"And yet never once in his life had he experienced the unshakable certainty that he and he alone had arrived at a decision. He always had the sense that fate had forced him to decide things to suit its own convenience."
"I guess I just figured if I went on living in the usual way, things would kind of work themselves out all right. But they didn’t, did they? Unfortunately.”
“When you are used to the kind of life -of never getting anything you want- you stop knowing what it is you want.”
“What we see before us is just one tiny part of the world. We get in the habit of thinking, this is the world, but that's not true at all. The real world is a much darker and deeper place than this, and much of it is occupied by jellyfish and things.”

The Wind-Up Bird Chronicle

by Murakami Haruki 

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What is the point of The Wind-Up Bird Chronicle?

The protagonist is trying to find meaning in his life by going out to the real world and digging down to his subconcious. Thorough the book the two worlds strangely collide, but we don’t get a definite answer. The Wind-Up Bird itself is a unspotted bird whose voice signals danger and appear during several important events in the book.

Is The Wind-Up Bird Chronicle a trilogy?

The Wind-Up Bird Chronicle were published as three separate books in japanes:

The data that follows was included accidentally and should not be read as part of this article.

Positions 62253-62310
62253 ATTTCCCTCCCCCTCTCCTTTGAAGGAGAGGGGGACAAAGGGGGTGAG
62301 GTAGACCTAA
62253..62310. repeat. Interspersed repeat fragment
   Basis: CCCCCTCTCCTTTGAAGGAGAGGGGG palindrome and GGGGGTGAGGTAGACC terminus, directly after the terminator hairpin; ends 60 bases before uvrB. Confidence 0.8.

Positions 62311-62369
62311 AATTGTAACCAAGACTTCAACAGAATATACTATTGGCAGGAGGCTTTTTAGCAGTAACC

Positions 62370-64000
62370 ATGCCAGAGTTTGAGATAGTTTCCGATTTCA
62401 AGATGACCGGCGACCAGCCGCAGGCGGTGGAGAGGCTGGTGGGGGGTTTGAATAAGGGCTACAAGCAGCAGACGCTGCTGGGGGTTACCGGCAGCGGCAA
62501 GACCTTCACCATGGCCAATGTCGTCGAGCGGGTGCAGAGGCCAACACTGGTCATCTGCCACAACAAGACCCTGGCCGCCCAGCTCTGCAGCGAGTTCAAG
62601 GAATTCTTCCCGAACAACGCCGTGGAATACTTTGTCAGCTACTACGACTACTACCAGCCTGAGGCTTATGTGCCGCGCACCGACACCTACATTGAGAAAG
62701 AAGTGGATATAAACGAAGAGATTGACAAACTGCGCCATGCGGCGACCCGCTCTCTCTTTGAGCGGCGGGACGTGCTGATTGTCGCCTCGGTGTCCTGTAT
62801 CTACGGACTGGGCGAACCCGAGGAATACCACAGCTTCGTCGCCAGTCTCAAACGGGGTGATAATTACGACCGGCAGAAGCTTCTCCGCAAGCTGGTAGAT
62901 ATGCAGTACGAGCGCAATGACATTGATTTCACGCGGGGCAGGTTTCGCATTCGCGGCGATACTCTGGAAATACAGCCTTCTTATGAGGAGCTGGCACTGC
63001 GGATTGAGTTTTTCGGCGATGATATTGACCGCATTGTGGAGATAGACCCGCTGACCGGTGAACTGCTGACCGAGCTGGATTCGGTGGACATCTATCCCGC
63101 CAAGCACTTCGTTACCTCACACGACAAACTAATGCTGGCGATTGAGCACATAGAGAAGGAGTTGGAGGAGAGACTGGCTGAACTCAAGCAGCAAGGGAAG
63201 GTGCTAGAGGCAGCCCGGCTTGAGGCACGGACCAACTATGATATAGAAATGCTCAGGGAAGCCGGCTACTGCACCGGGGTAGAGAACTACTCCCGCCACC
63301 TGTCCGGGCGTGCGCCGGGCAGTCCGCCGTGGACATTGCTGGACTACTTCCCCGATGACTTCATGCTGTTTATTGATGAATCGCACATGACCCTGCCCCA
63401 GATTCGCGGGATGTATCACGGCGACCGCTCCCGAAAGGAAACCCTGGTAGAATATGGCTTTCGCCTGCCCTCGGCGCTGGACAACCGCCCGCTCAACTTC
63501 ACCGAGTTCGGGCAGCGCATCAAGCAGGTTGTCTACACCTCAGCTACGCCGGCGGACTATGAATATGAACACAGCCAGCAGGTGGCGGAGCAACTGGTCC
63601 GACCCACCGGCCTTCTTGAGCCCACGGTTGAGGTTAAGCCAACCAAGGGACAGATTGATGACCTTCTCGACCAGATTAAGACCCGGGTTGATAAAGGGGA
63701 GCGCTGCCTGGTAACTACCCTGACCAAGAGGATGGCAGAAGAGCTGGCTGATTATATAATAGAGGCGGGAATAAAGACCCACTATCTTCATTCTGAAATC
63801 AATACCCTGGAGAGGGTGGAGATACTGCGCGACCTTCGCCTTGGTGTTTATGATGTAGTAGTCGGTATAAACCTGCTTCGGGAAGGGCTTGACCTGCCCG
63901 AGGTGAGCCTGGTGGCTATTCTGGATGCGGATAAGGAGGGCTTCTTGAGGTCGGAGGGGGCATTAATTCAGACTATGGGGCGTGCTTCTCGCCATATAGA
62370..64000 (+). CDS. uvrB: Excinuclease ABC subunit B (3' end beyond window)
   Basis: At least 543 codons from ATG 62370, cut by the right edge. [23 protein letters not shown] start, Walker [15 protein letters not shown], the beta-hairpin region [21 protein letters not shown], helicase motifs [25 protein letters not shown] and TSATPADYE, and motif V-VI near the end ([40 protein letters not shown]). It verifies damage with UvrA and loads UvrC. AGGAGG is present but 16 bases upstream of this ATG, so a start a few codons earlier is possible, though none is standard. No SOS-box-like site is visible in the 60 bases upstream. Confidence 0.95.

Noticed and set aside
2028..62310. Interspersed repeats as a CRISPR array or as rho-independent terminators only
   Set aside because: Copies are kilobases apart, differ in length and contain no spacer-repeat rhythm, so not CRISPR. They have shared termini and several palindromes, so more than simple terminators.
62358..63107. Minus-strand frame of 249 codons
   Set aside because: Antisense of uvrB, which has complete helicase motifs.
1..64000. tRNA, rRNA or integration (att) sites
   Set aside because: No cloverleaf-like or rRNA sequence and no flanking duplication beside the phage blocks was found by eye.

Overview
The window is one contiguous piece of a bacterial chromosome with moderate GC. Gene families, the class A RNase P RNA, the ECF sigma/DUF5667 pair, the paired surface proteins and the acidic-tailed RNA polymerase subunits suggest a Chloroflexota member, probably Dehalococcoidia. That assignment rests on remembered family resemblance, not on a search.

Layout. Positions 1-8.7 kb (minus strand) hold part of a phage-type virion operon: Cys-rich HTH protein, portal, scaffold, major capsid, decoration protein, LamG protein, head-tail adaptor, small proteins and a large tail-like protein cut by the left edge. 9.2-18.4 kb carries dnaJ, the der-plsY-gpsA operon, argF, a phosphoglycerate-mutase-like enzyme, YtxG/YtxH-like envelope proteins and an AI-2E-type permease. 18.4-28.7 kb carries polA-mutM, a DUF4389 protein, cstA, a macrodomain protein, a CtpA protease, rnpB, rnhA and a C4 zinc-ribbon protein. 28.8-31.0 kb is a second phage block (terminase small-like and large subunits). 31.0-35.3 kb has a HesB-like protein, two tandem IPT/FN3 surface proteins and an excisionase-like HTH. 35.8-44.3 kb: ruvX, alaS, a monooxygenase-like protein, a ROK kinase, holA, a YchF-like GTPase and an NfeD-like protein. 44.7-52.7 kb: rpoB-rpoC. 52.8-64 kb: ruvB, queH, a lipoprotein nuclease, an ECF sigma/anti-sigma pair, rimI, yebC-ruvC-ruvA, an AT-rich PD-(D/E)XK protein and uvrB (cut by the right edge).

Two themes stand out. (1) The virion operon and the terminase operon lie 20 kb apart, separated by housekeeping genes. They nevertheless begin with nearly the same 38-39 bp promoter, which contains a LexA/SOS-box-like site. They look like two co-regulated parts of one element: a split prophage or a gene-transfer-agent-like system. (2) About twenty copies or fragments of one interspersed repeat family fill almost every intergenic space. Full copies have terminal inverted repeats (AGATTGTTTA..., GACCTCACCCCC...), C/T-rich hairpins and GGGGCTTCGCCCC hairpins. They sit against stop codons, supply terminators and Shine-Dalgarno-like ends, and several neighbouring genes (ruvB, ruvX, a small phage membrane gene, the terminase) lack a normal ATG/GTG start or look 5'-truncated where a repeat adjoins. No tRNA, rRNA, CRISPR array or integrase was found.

1. Book of the Thieving Magpie (泥棒かささぎ編, Dorobō kasasagi hen)
  2. Book of the Prophesying Bird (予言する鳥編, Yogen suru tori hen)
  3. Book of the Bird-Catcher Man (鳥刺し男編, Torisashi otoko hen)

Though The Wind-Up Bird Chronicle is a trilogy in Japanese, its English translation made by Jay Rubin got published as one book with three chapters.

How long to read The Wind-Up Bird Chronicles?

The English translation of The Wind-Up Bird Chronicles contains 607 pages and it takes more than 10 hours to read it with average reading speed. Personally I spend close to 20 hours reading the book, but maybe I am the slow reader.

Who is the hollow man in The Wind-Up Bird Chronicle?

The hollow man is Nutmeg’s wife, Cinnamon’s father who got killed in a hotel room by cutting his face off and removing his organs. This is why he is presented as faceless in the hotel.